With both of these experiences, I can extract a few points. Mainly, I need something that is quite functional yet also indicative of the placement of each signpost and suggestive of the culture of Dundee. It needs to be fun yet functional, awe-inspiring yet almost unremarkable. I feel that I’ve sort of nailed it – whilst keeping with the viability constraints of not designing each signpost in a completely different way, and that comes down to my brand.
I don’t have a name yet, but I’ve worked out how I can effectively embed a modular brand into the design of my product. When brainstorming the philosophy of my brand, the aspect that kept occurring was the directive that my signpost provides it’s user. This directive represents a new way of seeing Dundee, of exploring and finding your way around Dundee on your own adventure. It represents opportunity, inspiration and discovery, and it was important for me to capture this most distinct piece of imagery – the signhead – from my product into the brand identity. It only makes sense.
Through sketching, I experimented with the idea of the arrow being part of the logo, however it was a bit unsightly and a bit too simple. Bearing in mind that this brand needs to be experienced in the digital space as well as the physical, the long, protruding form of the arrow didn’t really fit the native aspects of Twitter’s square profile pictures or other imagery. Yet I thought of an idea I had a while back – using the sign head as this modular representation of environment and brand. And whilst each sign head can’t be too different, there is space to experiment.
I chose instead to dedicate a space on the sign head to a medallion that represents the place in which the sign is. This is quite an interesting nuance to the sign – signposts represent ‘there’, not ‘here’. This nuance reflects one of the emotions that a user may feel when they encounter my product on a path – part of the experience is about appreciating what’s here, not there. It’s all about taking a moment to reflect and admire the surroundings in which you find yourself, and so for this reason, I really like the idea of representing the location in the body of the sign head.
Obviously this should not be done in a way that interferes with the user’s understanding of what’s actually ‘there’, so this medallion is pushed to the opposing side of the arrow. But what is in this arrow, and how does it denote location?
I’ve drafted up a couple of logos to represent this. At the moment, I don’t have a name, however I am beginning to realise that the name is not vital to this product at all. As I mentioned before, street furniture is rarely branded, and people won’t refer to this product by it’s name – it’s not commonplace, and it’s something that they’ve never seen before, and may not see again. Therefore, brand is not important for this product in terms of identity and leaving a mark on users, but instead for the potential of graphic design and it’s ability to add to the overall product experience.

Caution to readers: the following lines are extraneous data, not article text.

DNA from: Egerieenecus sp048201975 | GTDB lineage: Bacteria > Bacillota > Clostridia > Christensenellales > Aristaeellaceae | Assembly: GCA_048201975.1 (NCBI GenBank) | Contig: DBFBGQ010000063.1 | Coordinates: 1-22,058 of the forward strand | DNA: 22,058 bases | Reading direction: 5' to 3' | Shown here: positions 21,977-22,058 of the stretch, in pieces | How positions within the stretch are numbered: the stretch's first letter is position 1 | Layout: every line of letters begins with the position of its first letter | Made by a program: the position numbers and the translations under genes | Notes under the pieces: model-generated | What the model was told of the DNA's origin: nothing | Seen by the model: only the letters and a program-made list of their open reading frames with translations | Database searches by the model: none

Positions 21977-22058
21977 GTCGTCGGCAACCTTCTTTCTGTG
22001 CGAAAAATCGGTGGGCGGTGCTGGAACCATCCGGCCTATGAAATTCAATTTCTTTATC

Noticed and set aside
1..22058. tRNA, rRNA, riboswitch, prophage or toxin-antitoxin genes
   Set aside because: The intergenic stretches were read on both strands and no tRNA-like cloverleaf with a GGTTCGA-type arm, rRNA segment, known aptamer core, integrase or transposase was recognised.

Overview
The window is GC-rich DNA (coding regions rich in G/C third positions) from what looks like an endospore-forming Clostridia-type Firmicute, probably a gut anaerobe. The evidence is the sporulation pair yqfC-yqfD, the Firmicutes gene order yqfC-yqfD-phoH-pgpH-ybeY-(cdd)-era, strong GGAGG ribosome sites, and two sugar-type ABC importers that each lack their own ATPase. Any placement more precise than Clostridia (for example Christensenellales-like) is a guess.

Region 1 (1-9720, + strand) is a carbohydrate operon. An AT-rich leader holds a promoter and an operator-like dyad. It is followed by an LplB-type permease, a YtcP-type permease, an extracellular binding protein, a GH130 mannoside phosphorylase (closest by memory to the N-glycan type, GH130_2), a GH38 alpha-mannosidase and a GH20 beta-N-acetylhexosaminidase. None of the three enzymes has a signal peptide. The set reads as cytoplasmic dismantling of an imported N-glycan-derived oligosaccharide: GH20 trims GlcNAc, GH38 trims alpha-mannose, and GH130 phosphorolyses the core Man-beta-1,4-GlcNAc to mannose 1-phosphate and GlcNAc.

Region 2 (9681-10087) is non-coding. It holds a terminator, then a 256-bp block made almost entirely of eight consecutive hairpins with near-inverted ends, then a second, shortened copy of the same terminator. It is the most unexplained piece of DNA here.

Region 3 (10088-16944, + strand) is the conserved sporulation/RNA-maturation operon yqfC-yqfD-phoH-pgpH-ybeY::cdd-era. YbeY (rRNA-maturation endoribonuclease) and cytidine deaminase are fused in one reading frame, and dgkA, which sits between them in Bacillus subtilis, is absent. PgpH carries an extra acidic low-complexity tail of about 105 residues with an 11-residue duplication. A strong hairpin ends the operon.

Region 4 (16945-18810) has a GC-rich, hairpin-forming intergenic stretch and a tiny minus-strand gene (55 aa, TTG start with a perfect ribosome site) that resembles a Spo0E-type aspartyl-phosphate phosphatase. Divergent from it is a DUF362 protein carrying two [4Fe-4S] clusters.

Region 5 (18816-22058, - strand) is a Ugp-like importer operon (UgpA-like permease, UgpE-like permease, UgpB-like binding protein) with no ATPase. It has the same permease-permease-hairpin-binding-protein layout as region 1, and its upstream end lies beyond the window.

I love how this brand has transcended a mere logo and letter mark, and into something that actually adds to the meaning and purpose of this product. The logos I’ve created serve a real purpose. There is the main logo (with product name to be determined) that symbolises the experience relative to Dundee. I used Law Hill in the central imagery to depict the Green Circular route that these signposts lie on, with a subtle ring around it to further this imagery. I wanted to use the Desperate Dan logo that I’d used for my fliers earlier in the project but this probably passes as copyright infringement, so instead chose Law Hill – mainly for it’s simplicity, and it being the one constant on that the cyclist revolves around during this route round Dundee.
The lines bounding into the centre of the logo represent the spokes of a bike, and the word mark at the top will have the name of the brand in the top. This is fairly simple, but it gets interesting for each separate signpost.
With every signpost there will be an individual medallion in the space on the sign head, and each medallion will alter slightly to represent the place. The first, and only medallion I’ve drafted so far is the one for Discovery Point. In that, the logo of Law Hill changes to represent the Discovery. It’s this simple change embedded in a charming, nice piece of imagery that just adds to the overall experience of the product, and one that can translate into the slips that are also printed out. If there’s time, I hope to aluminium cast this logo and make it a beautiful component in the overall design.
These logos represent the idea of here and there effectively – almost like the Tube map uses colours to denote each line. I feel that this addition to the product just adds to the personality of the overall experience. As for a name for my product, I have two options thus far that have been lingering on my mind. Firstly, ‘On Yer Bike’, which I feel is a bit rogue and cheeky, but is a name that is quite fun and bold. If you look past the fact that it could be perceived as a tad offensive, in very literal terms it essentially sums up the goal of the product – get on yer bike!
The other name is ‘Here and There’. It’s simple and explains what it is, and as the name is not an important facet of the design, it will not really be used to refer to my product – I anticipate something more like “turning Twitter signpost thing”. This, ultimately, is something that needs a bit more thought and shall be considered more over this evening. Until then, it’s back to the drawing board to work at it more!
Tonight involves a bit of CAD Modelling to (hopefully) finalise all the 3D printed components that are needed to add into the product. Then the rest of the night holds a tonne of coding to see how far I can get with the functionality.